# Banks Lending Ratio....

General question here…

For each \$1.00 of deposits…generally speaking…how much can banks lend out?

I’ve read the figure before and can’t remember if it’s 100x or 1000x what they have deposited.

In other words, if they hold \$1000 in deposits from a customer…can they then lend out \$100,000, (\$1000 x 100)?

I know there’s some type of Federal ruling on this that controls expansion of lending.

Can anyone clarify?

Thanks,
-Mike

Banking is a pretty straight forward business. You take deposits and make loans, in its simplest form. You can’t lend out more than you take in. Perhaps you are referring to the money multiplier effect. If a bank loans out \$100 that money in turn transfers hands multiple times; borrower buys a house, seller buys another house from a developer, developer pays his employees and suppliers all with the same \$100.

Actually, I don’t think it’s a 1:1 ratio as you say…

Dug up this from the book Who Took My Money:

“When you put your money in a bank, the law allows the banking system to lend out that money many times (it’s called leverage of your deposit; the bank is required to keep reserves that are only a fraction of their total deposits).”

What I don’t know is if it’s 1/10 or 1/100…

Was hoping to get some clarification here.

Thanks,
-Mike

You are correct the ratio is not 1:1, it is actually less than 1. If a bank takes in \$100 of deposits and is required to maintain a certain level of reserves and capital then by definition they cannot lend out \$100, they can only lend what is leftover.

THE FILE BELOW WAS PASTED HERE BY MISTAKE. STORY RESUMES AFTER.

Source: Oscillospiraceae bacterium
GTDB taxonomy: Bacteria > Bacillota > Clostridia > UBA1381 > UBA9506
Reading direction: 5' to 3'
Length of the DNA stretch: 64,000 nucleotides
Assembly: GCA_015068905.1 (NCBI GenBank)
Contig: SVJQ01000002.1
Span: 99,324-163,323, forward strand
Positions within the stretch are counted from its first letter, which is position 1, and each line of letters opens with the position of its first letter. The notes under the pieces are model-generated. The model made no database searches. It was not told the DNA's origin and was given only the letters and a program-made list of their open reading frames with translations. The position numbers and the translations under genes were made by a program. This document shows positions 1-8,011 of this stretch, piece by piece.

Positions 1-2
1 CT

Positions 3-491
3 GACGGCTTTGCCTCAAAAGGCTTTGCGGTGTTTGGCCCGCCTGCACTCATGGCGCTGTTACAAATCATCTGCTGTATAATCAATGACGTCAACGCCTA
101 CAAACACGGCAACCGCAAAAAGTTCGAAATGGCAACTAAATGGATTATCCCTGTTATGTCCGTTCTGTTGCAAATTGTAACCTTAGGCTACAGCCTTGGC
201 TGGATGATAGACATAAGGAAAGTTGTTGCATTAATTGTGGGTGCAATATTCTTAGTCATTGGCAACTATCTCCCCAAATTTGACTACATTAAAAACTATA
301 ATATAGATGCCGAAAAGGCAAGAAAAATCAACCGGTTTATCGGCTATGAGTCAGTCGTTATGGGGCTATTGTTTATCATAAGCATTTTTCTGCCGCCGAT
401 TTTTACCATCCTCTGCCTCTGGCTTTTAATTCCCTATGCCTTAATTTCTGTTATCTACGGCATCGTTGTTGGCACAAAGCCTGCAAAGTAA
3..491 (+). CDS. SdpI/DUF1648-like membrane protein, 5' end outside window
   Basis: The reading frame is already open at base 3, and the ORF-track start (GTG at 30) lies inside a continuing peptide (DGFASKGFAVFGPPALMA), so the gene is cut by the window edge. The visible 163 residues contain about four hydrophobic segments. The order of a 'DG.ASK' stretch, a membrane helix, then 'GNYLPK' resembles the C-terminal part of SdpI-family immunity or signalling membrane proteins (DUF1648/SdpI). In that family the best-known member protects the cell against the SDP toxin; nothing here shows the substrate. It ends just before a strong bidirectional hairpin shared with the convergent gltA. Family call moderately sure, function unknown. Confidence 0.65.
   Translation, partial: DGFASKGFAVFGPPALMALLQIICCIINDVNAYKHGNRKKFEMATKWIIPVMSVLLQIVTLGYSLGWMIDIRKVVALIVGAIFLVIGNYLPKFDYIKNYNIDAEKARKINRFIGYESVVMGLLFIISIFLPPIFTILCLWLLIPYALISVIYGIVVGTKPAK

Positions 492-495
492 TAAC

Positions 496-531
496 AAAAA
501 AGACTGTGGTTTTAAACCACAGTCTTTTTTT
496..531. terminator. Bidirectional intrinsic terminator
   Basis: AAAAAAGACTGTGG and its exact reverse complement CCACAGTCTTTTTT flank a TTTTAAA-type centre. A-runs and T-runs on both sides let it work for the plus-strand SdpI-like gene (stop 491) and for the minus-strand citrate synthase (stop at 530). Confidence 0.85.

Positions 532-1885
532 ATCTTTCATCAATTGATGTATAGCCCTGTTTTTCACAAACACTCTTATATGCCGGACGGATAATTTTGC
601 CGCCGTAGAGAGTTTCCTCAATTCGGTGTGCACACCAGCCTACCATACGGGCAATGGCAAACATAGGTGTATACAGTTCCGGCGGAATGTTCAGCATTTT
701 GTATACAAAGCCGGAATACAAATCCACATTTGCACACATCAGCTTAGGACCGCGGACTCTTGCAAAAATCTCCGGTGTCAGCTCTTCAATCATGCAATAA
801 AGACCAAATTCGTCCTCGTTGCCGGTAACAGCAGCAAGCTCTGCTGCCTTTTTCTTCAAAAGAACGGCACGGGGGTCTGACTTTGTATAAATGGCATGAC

Banks are highly leveraged operations with required capital ratios of about 3-6%, meaning for every \$100 of deposits they must have \$3-\$6 in capital reserves or equity. The remaining \$97 is loaned out or used to purchase securities.

Consider the quote; “the law allows the banking system to lend out that money many times over”. The key word is system, not just a single bank but the entire system can lend out your \$100 in deposits many times over. Bank A lends you money, you then spend some of that money and maybe deposit the rest in Bank B. Now Bank B has funds to make more loans which follow a similar path.

So…more or less…5% is what an individual bank has to keep on hold after taking in a deposited amount into something like a CD.

The remaining +_95% they can use to achieve ROR that create a spread well over and above their averate rate they payout in interest on deposits.

This helps…thanks.

-Mike

That’s it in a nutshell, but capital/reserves can come from other sources as well. Such as paid in capital from sale of stock, or retained earnings etc.
Lending and earning a profit are the challenge. The difference between rates charged on loans and rates paid on deposits is called spread and this is the bread and butter of banking. The spread along with other fees earned by the bank must cover their operating expenses and credit losses in order to earn a profit. Banking is a pretty stable business until we hit a recession or other economic downturn, then borrowers default on their loans and banks have to write-off a bunch of that money. The old saying ‘your collateral is worth the least when you need it the most’ holds true for RE investors as well as for banks.